Dan Barlow - Tip #7

Endgame discarding as pone

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You need twelve holes to win; your opponent needs sixteen. Your opponent deals the cards, and you pick up A-2-6-6-6-K. Should you toss A-K or 2-K? It seems to be a tossup. Keeping the ace helps if the cut is a deuce or an 8. Keeping the deuce helps if the cut is an A or a 7. What's the difference?

The difference may lie in opponent's crib. If you throw the A-K, you'll probably cut a 4. In 30 years of cribbage, I've never tossed my opponent A-K without cutting a 4. You may be luckier than I am, so let's just say that when you toss A-K to your opponent, you don't want to cut a 4. Likewise, when you toss 2-K, you don't want to cut a 3.

But on this particular hand, you do want to cut a 3. It's one of the cuts that will put you out. So you toss 2-K. The cut that helps your opponent's crib as much as any other (as far as you know), puts you out before he gets to count it. And a cut that doesn't help your hand (a 4, for instance) is also less likely to help his/her crib.

Now let's look at the same cards but with a slightly different position. This time both you and the dealer need sixteen holes. Do you toss A-K or 2-K?

This time you may lose the game, even if you get the cut. If you get a cut but peg fewer than four holes, you'll have to hope you can peg out next hand. Of course, there may not be a next hand, which is why you shouldn't toss A-K. If you don't get a cut for a dozen, you'll have little chance of winning; but if you do get a cut (a 3, in particular), you want opponent's crib to be empty so that the game goes on.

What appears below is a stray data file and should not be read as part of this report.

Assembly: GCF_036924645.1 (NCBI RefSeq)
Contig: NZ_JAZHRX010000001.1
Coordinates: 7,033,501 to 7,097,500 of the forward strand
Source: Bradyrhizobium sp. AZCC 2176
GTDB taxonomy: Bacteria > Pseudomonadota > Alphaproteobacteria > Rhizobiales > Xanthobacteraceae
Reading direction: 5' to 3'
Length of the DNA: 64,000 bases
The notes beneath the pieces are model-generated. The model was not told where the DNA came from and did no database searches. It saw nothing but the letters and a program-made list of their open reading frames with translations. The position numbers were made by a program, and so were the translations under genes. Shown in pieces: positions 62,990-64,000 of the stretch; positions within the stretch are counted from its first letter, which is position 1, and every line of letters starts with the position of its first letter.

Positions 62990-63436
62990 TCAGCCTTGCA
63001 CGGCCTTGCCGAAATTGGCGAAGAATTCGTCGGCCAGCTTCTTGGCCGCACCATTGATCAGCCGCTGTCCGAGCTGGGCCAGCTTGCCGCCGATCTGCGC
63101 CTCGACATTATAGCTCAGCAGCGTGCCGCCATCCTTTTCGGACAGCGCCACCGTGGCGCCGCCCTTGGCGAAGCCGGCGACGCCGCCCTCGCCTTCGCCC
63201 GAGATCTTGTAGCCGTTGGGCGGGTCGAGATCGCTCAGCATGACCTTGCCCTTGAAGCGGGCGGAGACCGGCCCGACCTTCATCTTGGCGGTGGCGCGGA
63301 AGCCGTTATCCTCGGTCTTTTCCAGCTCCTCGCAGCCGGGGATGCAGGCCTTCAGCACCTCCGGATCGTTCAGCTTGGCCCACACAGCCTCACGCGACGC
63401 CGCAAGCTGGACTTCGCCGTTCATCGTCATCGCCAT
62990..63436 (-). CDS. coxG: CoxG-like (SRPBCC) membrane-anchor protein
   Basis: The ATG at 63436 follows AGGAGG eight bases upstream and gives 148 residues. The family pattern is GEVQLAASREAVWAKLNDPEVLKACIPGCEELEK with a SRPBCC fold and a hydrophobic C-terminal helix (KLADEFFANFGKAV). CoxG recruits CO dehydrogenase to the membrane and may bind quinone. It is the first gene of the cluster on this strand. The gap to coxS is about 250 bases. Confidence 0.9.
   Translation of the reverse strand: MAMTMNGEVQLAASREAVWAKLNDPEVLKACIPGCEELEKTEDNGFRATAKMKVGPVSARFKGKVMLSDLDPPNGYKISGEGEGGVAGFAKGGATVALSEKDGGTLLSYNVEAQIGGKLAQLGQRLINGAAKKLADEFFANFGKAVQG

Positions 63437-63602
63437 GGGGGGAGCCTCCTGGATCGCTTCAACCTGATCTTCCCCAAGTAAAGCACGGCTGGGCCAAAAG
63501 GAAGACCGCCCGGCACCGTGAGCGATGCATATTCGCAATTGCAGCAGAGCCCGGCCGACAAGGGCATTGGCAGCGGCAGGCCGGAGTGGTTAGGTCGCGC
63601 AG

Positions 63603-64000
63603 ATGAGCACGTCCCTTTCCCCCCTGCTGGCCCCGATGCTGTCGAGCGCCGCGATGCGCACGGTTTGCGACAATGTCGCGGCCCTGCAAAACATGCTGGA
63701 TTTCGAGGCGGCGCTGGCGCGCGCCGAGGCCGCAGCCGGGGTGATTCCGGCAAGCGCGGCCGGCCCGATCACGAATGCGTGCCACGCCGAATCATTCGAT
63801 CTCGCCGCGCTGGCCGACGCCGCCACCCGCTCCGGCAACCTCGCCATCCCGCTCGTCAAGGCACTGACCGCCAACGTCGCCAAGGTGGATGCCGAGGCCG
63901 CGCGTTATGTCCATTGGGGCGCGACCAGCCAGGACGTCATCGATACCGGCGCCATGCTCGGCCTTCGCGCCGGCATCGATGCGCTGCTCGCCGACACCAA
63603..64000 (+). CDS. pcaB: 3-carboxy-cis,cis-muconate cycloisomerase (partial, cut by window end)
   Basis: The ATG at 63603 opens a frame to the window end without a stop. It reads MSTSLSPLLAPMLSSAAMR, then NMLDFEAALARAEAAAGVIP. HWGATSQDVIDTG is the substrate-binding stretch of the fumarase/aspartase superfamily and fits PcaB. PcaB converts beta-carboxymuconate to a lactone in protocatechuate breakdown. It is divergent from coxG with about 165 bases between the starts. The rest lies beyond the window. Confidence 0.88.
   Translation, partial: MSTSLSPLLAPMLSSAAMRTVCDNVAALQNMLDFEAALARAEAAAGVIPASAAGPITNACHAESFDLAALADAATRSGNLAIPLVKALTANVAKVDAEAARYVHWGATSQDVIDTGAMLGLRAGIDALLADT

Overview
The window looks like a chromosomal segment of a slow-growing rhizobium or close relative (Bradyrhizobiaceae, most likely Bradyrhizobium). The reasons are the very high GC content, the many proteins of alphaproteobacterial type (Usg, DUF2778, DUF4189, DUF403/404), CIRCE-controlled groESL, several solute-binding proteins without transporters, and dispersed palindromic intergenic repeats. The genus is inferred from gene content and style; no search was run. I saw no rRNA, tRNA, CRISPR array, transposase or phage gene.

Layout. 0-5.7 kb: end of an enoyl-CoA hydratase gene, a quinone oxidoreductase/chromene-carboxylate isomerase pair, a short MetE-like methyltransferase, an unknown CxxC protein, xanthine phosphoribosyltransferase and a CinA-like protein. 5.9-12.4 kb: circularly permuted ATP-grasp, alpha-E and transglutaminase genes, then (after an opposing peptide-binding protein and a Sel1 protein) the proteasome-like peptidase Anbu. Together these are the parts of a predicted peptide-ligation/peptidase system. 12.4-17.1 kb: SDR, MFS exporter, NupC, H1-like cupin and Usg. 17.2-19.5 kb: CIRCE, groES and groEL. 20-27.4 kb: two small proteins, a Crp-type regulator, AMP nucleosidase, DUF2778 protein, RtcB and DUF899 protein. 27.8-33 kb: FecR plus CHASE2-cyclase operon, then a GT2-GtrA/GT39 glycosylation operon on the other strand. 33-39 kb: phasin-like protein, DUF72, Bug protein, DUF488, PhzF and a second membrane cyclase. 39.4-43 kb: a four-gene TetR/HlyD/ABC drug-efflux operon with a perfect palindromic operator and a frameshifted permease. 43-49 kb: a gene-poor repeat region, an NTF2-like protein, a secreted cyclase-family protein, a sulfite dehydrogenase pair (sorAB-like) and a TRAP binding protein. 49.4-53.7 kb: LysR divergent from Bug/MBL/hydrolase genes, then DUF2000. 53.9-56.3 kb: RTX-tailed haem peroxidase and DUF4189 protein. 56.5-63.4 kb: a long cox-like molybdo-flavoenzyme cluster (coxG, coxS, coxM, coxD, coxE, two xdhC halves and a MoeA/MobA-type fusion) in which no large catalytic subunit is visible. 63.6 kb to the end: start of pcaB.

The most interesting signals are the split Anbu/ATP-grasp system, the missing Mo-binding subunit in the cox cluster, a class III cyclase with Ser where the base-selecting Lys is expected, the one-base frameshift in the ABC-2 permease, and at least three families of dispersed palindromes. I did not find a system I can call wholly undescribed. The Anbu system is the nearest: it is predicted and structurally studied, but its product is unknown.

Granted, A-K could turn into a big crib, even if a 3 is cut; but 2-K is more dangerous, as it could turn into eight or nine points with just a couple of face cards from opponent.

Here's another example. You hold 2-4-5-6-9-10. The dealer needs seventeen holes to win. Do you toss 2-9 or 2-10? It depends. If you need fourteen points, a 4 puts you out; so toss 2-9. Let your opponent have a good crib when the cut puts you out. If you need eighteen points, a 4 doesn't put you out; so toss 2-10, hoping opponent's crib is a bust. If you toss 2-10 and the cut is a 3 and opponent's crib does put him/her out, so what? Your chances of winning dropped to slim and none anyway when you didn't get a cut.

- Text copyright © 2002 by Dan Barlow. All rights reserved.

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